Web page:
Reading the obituaries of Sister Mary Luke Tobin, who recently died at 98, inspired reminiscences of her and other women religious. Their numbers are down from 180,000 forty years ago to 68,000 now. Soon few will remember the era of habit-garbed nuns.
Mary Luke Tobin, known as “Mother Mary Luke” of the Community of Loretto, was one of the great troublemakers and spreaders of the Spirit. After the Second Vatican Council all religious orders were subjected to study and self-study, and I was on a team of five with her and worthies such as a college president and a university provost. Each visiting and appraising team was to include a Protestant outsider. I felt inside when, at the end of one long day, our hosts at a religious order of men offered drinks. Father John Courtney Murray had his usual scotch and soda. Mother Mary Luke expressed curiosity about martinis, and was soon sipping one “with the boys,” among whom she more than held her own. I am aware of how she backed or fronted for countless causes of justice, and modeled the religious life that today is passing away. But the personal touch was also memorable.
Once, at the Loretto Mother House in Kentucky, where she helped start a center which put Thomas Merton to work, I was invited to give the homily at mass on Corpus Christi Day, a festival not on the Protestant calendar. During the mass I glanced to the transept to my right, where in the front row a gathering of very senior nuns were kneeling. Over the railing they dangled enormous rosaries. I thought they were defying this Protestant interloper for messing up their way and day. Not at all; they were retaining a practice they’d known for decades. After mass they could not have been friendlier. It was their way.
Shortly after Vatican II, I spoke at the inauguration of the president of Augustana College, Sioux Falls, South Dakota. Afterward a nun came to me, almost shrouded in her habit, and handed me a piece of paper which said something like this: “On St. Martin’s Day would Martin Marty come to give the Martin Marty Lecture in the Marty Chapel at Mount Marty College, Marty, South Dakota?” Of course he would, and did.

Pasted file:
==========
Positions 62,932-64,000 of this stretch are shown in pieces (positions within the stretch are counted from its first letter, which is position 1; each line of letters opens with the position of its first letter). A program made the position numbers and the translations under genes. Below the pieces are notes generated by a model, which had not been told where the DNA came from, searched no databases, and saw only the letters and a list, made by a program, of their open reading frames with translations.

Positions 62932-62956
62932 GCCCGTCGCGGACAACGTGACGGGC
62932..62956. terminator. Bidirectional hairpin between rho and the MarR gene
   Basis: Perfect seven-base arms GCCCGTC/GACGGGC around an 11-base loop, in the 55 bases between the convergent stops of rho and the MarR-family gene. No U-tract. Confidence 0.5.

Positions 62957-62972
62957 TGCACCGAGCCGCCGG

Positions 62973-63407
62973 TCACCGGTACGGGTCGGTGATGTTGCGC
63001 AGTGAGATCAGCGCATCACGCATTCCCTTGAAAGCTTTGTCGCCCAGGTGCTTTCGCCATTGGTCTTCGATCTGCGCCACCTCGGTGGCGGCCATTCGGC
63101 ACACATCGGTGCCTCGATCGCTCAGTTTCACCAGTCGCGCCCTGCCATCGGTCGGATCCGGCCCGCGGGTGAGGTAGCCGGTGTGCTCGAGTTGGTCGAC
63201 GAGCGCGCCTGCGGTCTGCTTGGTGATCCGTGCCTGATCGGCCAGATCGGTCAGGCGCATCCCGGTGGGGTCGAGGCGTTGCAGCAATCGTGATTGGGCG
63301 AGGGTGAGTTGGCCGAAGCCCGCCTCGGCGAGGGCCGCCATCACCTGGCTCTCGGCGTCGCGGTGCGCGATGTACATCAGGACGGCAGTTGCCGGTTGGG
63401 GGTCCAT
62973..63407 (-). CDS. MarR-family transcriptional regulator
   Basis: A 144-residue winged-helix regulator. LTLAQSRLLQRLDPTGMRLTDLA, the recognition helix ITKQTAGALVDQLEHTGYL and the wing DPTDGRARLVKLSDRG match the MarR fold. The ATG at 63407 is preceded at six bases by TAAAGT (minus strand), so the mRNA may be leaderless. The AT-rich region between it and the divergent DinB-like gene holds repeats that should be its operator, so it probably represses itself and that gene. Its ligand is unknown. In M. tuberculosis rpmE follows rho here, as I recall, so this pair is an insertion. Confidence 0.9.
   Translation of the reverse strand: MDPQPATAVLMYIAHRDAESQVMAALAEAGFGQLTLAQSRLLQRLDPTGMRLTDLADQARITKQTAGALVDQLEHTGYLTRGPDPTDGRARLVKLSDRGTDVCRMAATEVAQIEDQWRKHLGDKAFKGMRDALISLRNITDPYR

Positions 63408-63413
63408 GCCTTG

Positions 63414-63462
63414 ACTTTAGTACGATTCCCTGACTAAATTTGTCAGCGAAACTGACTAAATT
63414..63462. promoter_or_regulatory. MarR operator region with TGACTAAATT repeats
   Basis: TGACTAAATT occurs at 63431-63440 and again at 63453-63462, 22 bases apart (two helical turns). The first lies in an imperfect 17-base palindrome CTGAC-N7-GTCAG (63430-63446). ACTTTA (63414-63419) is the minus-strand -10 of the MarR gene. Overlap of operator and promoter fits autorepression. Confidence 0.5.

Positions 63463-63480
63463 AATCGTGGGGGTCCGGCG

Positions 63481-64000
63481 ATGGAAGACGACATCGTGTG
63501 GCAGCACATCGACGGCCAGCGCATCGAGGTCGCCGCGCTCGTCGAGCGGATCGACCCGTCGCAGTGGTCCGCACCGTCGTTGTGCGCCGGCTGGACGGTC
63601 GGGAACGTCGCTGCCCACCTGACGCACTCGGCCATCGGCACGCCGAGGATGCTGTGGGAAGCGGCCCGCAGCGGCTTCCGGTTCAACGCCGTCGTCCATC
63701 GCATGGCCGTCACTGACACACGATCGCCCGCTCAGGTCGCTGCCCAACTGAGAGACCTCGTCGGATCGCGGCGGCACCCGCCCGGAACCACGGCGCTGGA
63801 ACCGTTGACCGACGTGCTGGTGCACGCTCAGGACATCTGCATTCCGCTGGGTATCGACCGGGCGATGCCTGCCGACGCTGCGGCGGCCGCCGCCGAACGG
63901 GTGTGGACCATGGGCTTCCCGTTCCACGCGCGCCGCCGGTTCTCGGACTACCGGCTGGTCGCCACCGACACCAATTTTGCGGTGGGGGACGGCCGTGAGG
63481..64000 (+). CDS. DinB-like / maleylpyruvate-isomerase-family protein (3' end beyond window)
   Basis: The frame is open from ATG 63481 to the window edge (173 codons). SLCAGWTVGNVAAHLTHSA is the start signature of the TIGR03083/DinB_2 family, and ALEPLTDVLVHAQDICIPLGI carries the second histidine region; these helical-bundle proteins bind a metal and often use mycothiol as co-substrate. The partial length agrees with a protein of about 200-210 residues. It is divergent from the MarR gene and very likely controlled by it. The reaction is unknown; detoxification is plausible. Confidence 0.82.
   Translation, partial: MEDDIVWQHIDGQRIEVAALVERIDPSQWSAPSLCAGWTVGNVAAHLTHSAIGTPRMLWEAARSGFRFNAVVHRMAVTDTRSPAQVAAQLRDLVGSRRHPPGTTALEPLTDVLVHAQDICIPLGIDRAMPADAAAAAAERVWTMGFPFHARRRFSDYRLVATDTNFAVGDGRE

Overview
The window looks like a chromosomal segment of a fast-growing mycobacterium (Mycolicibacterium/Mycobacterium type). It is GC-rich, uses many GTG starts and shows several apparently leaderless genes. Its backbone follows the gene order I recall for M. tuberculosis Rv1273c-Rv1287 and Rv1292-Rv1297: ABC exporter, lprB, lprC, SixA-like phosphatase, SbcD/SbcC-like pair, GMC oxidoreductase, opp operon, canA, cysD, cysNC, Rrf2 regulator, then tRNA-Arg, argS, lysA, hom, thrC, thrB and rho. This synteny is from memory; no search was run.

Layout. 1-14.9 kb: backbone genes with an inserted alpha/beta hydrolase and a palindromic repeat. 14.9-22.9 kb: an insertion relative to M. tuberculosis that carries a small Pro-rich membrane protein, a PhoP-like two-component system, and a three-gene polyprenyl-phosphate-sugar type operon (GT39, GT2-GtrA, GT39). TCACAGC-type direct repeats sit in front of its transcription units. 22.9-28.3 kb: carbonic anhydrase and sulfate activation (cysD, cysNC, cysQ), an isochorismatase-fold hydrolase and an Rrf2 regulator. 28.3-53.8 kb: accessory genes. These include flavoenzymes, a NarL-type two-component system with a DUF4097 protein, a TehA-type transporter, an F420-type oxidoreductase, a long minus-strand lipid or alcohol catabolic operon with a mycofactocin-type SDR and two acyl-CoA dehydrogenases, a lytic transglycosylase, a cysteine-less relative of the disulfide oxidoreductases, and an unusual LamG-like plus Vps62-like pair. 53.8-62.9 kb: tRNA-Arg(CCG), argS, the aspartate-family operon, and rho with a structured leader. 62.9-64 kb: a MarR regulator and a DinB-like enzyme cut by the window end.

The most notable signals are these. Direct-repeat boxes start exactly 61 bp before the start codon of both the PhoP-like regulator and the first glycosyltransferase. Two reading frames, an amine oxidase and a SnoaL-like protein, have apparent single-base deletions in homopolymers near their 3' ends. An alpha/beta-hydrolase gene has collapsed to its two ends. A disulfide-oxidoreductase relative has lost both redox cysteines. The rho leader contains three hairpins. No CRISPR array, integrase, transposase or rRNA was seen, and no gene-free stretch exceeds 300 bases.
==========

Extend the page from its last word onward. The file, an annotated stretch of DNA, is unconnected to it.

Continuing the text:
Neither the Mount Marty nor the Loretto sisters were soft and retiring. On a visit to another Benedictine site, a sister whom I’d met years before took me on a tour of chapel windows designed for a Native American congregation. She sweetly reminded me of how sensitive the artist was to “Indians,” as she called them, noting that the windows depicting the sacraments always featured an Indian figure. When we got to the ordination window, I learned that I’d been set up by the mild talk. She all but spit out what she thought of it: “they” were ordaining a white man. After that understandable venting she returned to the hospitable mode.
Women religious who were college presidents, like the late Candida Lund and Mary Ann Ida Gannon, embodied the virtues and strengths which may be passing way. I thought of that while reading Kenneth Briggs’s informative and disturbing Double Crossed: Uncovering the Catholic Church’s Betrayal of American Nuns (Doubleday) and Suellen Hoy’s fine history, Good Hearts: Catholic Sisters in Chicago’s Past (University of Illinois Press).
I suppose that as a non-Catholic kid I was supposed to be suspicious of the nuns about whom our Catholic friends talked. Somewhere along the way the hermeneutics of suspicion left me. I embrace my recollections of these “good hearts” and their good works—and wonder how their work will be replaced.